Nexight Group is happy to welcome John Mortensen to the team as our new Vice President. John comes to us with more than 20 years of experience in program measurement, analysis, and evaluation consulting. We sat down with John to ask him a few questions about himself, his views, and his new role at Nexight.
Q: Tell us a little bit about yourself.
Prior to joining Nexight Group, I was Vice President of the Strategies and Metrics Division at Energetics, where I led a team providing clients expertise in the areas of measurement, evaluation, policy analysis, critical infrastructure, energy management, and communications. Before that, I worked for the National Renewable Energy Laboratory, Sandia National Laboratories, the City of Syracuse, and enjoyed a few years as an independent consultant. My primary technical expertise is in helping clients to project, measure, analyze, and evaluate their organization’s performance and use that information to improve strategic and operational decisions, provide accountability, and communicate value to stakeholders. I helped pioneer a performance measurement verification and validation process that is considered a best practice in the federal government, and have led a benefits analysis process that was used to inform and defend a federal client’s multibillion dollar budget request.
I am married and have two sons. I enjoy biking, watching the Baltimore Orioles, college basketball, and playing whiffle ball with my family.
Q: Why did you decide to join Nexight Group?
Well, there are few reasons actually. First, it gives me the exciting opportunity to build a measurement and analysis practice at a vibrant, growing small business. Second, I have known Jack and Ross for years and have always been impressed by their strong leadership, entrepreneurship, commitment to quality, and dedication to an enjoyable work environment. Finally, there are great people at Nexight – professional, smart, dedicated, and full of energy. What more could I ask for?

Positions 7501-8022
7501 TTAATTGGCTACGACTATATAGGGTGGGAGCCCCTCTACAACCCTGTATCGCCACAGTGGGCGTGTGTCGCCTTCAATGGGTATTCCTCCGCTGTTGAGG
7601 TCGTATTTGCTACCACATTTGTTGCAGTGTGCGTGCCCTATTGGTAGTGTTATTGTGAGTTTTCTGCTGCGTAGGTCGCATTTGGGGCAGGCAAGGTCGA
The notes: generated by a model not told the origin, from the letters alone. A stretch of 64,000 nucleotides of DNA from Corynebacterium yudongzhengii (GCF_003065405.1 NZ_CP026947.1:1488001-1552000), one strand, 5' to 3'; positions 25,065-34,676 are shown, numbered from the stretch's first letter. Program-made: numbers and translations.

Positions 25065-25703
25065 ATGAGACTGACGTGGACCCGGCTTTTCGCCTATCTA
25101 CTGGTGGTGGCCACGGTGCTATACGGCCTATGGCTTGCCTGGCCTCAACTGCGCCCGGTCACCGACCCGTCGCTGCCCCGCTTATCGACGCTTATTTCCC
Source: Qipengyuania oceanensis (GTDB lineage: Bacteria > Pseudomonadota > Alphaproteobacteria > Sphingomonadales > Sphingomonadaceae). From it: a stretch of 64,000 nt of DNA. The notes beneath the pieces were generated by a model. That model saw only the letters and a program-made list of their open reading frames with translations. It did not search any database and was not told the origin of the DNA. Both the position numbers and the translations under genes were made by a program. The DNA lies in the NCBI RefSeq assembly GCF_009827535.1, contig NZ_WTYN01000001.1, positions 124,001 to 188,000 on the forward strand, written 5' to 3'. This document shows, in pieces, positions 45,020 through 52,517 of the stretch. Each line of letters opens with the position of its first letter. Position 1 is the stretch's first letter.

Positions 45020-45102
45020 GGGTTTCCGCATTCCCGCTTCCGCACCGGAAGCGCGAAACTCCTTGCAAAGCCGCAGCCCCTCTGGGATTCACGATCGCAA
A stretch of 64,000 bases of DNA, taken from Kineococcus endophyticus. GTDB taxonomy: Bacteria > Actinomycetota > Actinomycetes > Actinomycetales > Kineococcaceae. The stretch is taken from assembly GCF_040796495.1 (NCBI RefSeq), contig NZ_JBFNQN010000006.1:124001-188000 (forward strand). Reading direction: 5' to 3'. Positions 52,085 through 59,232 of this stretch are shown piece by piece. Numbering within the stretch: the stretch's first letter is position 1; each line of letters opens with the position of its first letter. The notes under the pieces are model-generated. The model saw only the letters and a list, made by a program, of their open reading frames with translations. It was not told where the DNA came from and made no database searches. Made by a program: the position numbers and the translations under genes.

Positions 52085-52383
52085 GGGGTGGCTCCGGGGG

Q: Given your experience with a wide range of government agencies, explain why you think metrics are important?
Measurement, and more broadly, evaluation, is important for understanding how an organization is performing. Organizations need metrics for internal purposes to understand if they are on track or if they need to adjust operations to meet their goals. They also need metrics for accountability purposes to demonstrate to Congress, board of directors, or shareholders whether goals are being met. Finally, metrics can help to communicate the value of the organization to stakeholders more generally.
Q: What are some of the critical steps in developing meaningful metrics?
On its face, developing metrics appears to be fairly easy and to some extent that’s true – anyone can come up with a metric. However, there is a big difference between a metric that is pulled out of thin air and a metric that is well-reasoned, properly scoped, supported by quality control procedures, and – most importantly – used.
To that end, some of the critical steps in developing meaningful metrics are: 1) developing a program logic model that identifies a suite of potential measurement areas; 2) selecting a metric that will be used internally to inform decisions and/or externally to demonstrate value; 3) defining the metric – why, what, how, and when you are measuring; 4) setting targets based on a sound rationale and interpretive framework; and 5) verifying and validating the quality of the measure data. Without taking these steps organizations can find themselves with performance data that is not meaningful, not used, not understood, misinterpreted, or not reliable.
Q: What are you most looking forward to about your new position?
I am looking forward to working with the diverse and talented team at Nexight and helping clients succeed through improved measurement and analysis.
Check out John’s LinkedIn page to learn more about him and connect.